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Thursday, March 25, 2010

Gridlinked by Neal Asher



A most excellent book! A faced paced science fiction book as science fiction should be written in my opinion. A bit space opera, a bit interstellar intrigue, a bit cyberware. The kind of book I like to read.


Paraphrased from Goodreads.com: Cormac is a legendary Earth Central Security agent, the James Bond of a wealthy future where "runcibles" (matter transmitters controlled by AIs) allow interstellar travel in an eye blink throughout the settled worlds of the Polity. Cormac is nearly burnt out, "gridlinked" to the AI net so long that his humanity has begun to drain away. He has to take the cold-turkey cure and shake his addiction to having his brain on the net. Now he must do without just as he's sent to investigate the unique runcible disaster that's wiped out the entire human colony on planet Samarkand in a thirty-megaton explosion. With the runcible out, Cormac must get there by ship, but he has incurred the wrath of a vicious psychopath called Arian Pelter, who now follows him across the galaxy with a terrifying psychotic killer android in tow.

This is the first book with Ian Cormac, agent extroidinaire. I believe there are now 5 more books in the series. Whew, there is much I wish to discuss about this book, but don't want to give anything away.

Go read the book! 'Nuff said.

Monday, March 22, 2010

Recipe Review from 3/15/10

Another most excellent recipe week! The downside was the weather had turned absolutely delightful (think 55* for Northern MN!) and I found myself playing outside till the sun went down. Which meant dinner was happening at 8:30p at night. Oops. Need to work on that timing a bit.

Both these dishes made very good leftovers, which is what I'm after these days. In addition, I'm still focusing on recipes that are using up pantry items - wild rice in the frittata and the last of 2009's squash in the risotto. Another bonus with both of these were the remaining ingredients were inexpensive - mushrooms, eggs, barley, shallots. I bought some bread to fill out the lunches and that was about it.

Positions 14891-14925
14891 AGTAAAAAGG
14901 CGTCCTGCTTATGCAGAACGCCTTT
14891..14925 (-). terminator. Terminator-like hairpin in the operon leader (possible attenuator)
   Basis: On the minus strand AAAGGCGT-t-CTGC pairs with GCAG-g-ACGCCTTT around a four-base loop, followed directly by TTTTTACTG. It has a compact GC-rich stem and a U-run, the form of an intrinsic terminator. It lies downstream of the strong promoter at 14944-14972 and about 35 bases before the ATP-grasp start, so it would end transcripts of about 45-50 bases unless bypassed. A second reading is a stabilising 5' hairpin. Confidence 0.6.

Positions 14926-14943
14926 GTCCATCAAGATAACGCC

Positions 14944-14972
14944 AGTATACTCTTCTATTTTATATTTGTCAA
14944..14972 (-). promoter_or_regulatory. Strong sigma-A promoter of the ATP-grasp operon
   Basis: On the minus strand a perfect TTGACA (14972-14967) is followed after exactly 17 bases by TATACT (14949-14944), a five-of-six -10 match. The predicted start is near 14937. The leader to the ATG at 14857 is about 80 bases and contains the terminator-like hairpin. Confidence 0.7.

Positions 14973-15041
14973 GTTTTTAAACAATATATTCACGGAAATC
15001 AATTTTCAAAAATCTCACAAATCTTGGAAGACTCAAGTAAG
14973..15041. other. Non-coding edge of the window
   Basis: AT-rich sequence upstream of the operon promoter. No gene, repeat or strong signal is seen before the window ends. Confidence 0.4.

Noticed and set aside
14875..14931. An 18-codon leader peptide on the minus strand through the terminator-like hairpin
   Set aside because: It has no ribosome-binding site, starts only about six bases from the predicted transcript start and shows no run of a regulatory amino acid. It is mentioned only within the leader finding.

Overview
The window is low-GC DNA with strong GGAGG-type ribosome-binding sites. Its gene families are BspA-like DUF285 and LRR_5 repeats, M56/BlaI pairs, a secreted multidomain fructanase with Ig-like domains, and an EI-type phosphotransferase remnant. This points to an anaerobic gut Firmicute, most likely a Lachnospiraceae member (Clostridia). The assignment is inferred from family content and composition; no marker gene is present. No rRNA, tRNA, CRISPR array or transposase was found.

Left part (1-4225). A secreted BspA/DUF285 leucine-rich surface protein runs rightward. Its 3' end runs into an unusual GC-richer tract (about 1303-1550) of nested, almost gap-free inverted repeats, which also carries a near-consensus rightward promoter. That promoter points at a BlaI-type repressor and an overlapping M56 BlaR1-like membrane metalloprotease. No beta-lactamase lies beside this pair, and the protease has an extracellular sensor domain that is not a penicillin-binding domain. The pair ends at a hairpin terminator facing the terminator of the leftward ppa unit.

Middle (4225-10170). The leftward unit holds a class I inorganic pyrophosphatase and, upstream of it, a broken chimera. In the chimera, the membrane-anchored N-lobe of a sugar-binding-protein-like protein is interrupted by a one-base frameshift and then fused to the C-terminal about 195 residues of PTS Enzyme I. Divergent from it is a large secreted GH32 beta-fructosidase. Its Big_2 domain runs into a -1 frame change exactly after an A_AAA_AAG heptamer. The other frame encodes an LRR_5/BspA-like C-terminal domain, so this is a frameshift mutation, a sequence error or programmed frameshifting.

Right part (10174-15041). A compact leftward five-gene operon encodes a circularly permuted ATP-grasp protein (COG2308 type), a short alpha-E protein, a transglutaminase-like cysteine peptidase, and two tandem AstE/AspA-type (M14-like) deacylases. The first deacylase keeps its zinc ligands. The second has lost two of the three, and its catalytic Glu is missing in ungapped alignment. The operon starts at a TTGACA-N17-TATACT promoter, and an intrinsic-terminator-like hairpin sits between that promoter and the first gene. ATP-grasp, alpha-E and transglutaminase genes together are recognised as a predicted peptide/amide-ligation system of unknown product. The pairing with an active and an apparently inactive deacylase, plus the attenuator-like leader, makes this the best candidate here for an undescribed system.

My only complaint is neither of these were exactly quick in the preparation aspect - time needs to be alloted to cook the wild rice as well as the squash, hence the late night dinners.



(Photo from CookingLight.com)

Barley, Butternut Squash, and Shiitake Risotto (Ckng Lght, Mar 2010)
Like risotto in texture but not in cooking method, this one-dish meal's creaminess is underscored with the addition of Taleggio, a soft Italian cheese. You can substitute Brie if you like.

Yield: 6 servings (serving size: about 1 cup)
Time: took about 2 hours total

Ingredients
3 cups (1/2-inch) cubed peeled butternut squash (about 1 1/2 pounds)
3 tablespoons olive oil, divided
3/4 teaspoon kosher salt, divided
2 cups thinly sliced shiitake mushroom caps (about 1/2 pound)
1/3 cup finely chopped red onion
1 cup uncooked pearl barley
2 garlic cloves, chopped
2/3 cup white wine
3 1/2 cups organic vegetable broth (I used 2 cups veggie broth and 1 1/2 c H20)
1/4 teaspoon black pepper
4 ounces Taleggio cheese, diced (I used Brie)
2 tablespoons fresh thyme leaves

Preparation
1. Preheat oven to 450°.

2. Combine squash, 1 tablespoon oil, and 1/4 teaspoon salt; toss well to coat. Arrange squash mixture in a single layer on a baking sheet. Bake at 450° for 25 minutes, stirring once.